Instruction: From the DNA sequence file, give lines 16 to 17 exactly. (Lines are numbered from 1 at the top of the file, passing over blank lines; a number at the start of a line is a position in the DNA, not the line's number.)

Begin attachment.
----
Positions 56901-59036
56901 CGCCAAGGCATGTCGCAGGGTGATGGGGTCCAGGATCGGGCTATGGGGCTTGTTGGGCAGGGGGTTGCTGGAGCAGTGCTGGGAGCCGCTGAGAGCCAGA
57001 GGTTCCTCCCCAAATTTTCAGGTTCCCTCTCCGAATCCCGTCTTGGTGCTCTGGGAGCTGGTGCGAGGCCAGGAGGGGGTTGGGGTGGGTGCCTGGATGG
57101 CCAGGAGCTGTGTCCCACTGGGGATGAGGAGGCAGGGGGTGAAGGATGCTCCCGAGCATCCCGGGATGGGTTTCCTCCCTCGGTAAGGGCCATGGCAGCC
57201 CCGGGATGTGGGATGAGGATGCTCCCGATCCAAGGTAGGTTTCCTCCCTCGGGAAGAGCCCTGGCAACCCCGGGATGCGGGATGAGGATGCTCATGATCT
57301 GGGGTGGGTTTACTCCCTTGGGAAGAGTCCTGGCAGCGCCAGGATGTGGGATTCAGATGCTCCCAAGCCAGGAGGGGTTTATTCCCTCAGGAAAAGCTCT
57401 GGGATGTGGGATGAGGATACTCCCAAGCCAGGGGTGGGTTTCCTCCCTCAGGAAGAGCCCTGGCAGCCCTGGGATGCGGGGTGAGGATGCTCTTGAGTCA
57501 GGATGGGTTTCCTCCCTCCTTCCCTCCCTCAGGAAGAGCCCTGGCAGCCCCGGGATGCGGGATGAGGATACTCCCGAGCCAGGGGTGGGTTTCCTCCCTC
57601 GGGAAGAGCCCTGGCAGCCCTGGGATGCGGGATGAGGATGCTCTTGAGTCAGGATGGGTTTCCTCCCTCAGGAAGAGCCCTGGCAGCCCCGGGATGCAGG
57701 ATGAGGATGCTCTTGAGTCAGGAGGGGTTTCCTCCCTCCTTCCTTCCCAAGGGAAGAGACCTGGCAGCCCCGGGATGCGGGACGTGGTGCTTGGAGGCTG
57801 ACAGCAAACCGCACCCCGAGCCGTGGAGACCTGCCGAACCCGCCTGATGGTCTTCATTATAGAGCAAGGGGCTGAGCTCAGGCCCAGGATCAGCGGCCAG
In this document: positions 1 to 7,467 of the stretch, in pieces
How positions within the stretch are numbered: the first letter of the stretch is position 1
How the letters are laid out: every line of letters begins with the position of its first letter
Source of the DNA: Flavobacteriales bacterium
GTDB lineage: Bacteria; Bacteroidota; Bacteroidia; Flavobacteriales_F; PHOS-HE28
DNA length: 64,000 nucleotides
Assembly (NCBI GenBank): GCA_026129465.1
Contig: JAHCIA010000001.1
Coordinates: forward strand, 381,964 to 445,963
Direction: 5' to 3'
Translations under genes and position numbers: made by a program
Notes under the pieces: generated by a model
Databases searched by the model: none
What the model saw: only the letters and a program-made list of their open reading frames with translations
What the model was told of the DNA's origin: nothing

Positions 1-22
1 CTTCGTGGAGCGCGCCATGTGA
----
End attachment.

GTDB lineage: Bacteria; Bacteroidota; Bacteroidia; Flavobacteriales_F; PHOS-HE28
DNA length: 64,000 nucleotides